Improved life survival of the neuron-specific enolase (NSE)-cre mice treated with AAV9-frataxin. (a) A score was created to evaluate daily the health of the NSE-cre mice. The score goes from 0, which corresponds to a normal phenotype, to 4, where the signs of discomfort (loss of weight, difficulties to walk or to feed) led to the sacrifice of the mice. The score started after weaning, at 21 days. The delay between the injection and a score of zero (no symptoms) was determined for all doses of AAV9-hFXN at 6 × 1011 v.p. (named AAV9-hFXN; n = 14), at 3 × 1011 v.p. (named d1/2; n = 7), at 6 × 1010 v.p. (named d1/10; n = 5), at 3 × 1010 v.p. (named d1/20; n = 5), at 1.2 × 1010 v.p. (named d1/50; n = 8), at 6 × 109 v.p. (named d1/100; n = 6). (b) The survival was also estimated for all these groups. The injection of AAV9-hFXN clearly improved the general health of the NSE-cre mice for all viral doses (†P ≤ 0.0001): AAV9-hFXN at 6 × 1011 v.p. (n = 18), at 3 × 1011 v.p. (n = 5), at 6 × 1010 v.p. (n = 4), at 3 × 1010 v.p. (n = 5), at 1.2 × 1010 v.p. (n = 8), at 6 × 109 v.p. (n = 6) when compared to the untreated mice (n = 58).
© Copyright Policy - open-access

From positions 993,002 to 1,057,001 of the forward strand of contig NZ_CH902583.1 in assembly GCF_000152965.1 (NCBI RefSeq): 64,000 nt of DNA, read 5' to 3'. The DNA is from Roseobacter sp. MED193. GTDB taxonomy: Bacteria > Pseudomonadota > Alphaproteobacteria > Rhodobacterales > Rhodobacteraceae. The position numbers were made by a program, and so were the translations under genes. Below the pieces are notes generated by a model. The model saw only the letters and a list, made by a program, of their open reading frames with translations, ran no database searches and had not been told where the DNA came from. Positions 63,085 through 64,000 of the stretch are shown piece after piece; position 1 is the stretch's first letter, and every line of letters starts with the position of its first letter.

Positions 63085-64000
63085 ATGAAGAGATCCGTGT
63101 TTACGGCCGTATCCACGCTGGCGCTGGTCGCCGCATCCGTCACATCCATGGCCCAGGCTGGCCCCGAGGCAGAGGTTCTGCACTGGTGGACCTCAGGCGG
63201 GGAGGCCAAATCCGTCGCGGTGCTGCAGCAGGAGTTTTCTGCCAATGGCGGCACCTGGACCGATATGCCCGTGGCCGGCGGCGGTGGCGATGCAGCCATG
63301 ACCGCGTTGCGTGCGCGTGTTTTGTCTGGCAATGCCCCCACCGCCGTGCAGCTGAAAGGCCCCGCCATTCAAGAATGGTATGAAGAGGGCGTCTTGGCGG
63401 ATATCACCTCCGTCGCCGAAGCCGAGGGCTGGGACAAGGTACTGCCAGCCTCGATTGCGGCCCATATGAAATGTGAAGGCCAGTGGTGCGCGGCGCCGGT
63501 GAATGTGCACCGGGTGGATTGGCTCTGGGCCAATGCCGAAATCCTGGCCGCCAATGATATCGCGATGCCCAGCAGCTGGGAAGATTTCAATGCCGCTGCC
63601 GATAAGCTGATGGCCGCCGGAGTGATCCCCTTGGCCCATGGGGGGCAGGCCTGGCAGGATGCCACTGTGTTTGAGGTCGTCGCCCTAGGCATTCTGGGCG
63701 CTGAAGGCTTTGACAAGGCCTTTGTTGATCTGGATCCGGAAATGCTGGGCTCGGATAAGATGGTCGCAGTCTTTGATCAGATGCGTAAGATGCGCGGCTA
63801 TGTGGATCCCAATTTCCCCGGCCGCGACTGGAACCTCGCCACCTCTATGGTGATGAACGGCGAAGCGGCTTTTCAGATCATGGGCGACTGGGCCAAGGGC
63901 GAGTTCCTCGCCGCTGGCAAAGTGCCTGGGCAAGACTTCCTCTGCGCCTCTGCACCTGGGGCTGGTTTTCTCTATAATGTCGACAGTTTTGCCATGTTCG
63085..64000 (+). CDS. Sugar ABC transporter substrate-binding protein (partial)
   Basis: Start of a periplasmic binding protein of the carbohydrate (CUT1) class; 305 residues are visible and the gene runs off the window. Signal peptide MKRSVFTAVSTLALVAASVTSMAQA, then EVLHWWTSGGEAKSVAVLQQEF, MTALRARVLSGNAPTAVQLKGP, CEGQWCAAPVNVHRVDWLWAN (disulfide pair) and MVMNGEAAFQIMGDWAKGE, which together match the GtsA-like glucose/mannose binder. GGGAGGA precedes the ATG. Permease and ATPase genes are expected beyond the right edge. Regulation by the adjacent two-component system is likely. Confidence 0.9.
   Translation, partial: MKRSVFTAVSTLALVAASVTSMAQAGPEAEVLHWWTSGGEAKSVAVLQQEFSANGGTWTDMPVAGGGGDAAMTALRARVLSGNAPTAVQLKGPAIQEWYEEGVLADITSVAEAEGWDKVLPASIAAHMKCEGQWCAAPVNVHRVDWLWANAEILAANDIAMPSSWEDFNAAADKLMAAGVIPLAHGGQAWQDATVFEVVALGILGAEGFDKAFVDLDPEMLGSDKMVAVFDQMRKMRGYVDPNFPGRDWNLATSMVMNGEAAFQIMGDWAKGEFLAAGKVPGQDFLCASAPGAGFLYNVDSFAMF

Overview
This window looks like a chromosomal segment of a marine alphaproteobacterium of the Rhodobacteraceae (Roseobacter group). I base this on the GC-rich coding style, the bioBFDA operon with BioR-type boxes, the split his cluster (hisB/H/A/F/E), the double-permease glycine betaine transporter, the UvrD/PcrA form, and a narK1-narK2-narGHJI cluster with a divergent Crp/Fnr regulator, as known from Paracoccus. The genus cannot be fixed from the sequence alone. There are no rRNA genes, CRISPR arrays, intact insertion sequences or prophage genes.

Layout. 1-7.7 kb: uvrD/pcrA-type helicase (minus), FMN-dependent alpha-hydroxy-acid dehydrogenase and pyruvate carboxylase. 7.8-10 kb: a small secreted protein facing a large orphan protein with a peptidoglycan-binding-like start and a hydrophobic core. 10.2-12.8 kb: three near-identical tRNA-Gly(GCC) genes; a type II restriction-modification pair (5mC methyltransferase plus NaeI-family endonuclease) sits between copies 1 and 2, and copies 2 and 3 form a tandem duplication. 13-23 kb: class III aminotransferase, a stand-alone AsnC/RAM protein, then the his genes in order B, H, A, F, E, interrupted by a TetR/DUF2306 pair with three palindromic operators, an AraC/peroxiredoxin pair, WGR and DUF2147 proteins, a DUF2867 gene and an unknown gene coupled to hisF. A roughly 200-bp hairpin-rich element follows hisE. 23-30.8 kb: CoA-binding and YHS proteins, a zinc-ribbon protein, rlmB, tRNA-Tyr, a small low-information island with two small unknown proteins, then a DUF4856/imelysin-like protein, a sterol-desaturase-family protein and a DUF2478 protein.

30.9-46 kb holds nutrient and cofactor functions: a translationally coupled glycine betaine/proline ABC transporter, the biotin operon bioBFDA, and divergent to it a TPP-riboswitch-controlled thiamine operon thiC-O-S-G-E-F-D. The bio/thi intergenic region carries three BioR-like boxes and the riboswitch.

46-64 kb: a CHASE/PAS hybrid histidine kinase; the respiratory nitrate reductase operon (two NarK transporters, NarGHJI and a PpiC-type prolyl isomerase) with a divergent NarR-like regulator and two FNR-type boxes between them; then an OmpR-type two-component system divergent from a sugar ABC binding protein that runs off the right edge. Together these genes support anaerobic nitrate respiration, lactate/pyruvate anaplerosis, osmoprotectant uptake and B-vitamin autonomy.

Related In: Results  -  Collection

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fig3: Improved life survival of the neuron-specific enolase (NSE)-cre mice treated with AAV9-frataxin. (a) A score was created to evaluate daily the health of the NSE-cre mice. The score goes from 0, which corresponds to a normal phenotype, to 4, where the signs of discomfort (loss of weight, difficulties to walk or to feed) led to the sacrifice of the mice. The score started after weaning, at 21 days. The delay between the injection and a score of zero (no symptoms) was determined for all doses of AAV9-hFXN at 6 × 1011 v.p. (named AAV9-hFXN; n = 14), at 3 × 1011 v.p. (named d1/2; n = 7), at 6 × 1010 v.p. (named d1/10; n = 5), at 3 × 1010 v.p. (named d1/20; n = 5), at 1.2 × 1010 v.p. (named d1/50; n = 8), at 6 × 109 v.p. (named d1/100; n = 6). (b) The survival was also estimated for all these groups. The injection of AAV9-hFXN clearly improved the general health of the NSE-cre mice for all viral doses (†P ≤ 0.0001): AAV9-hFXN at 6 × 1011 v.p. (n = 18), at 3 × 1011 v.p. (n = 5), at 6 × 1010 v.p. (n = 4), at 3 × 1010 v.p. (n = 5), at 1.2 × 1010 v.p. (n = 8), at 6 × 109 v.p. (n = 6) when compared to the untreated mice (n = 58).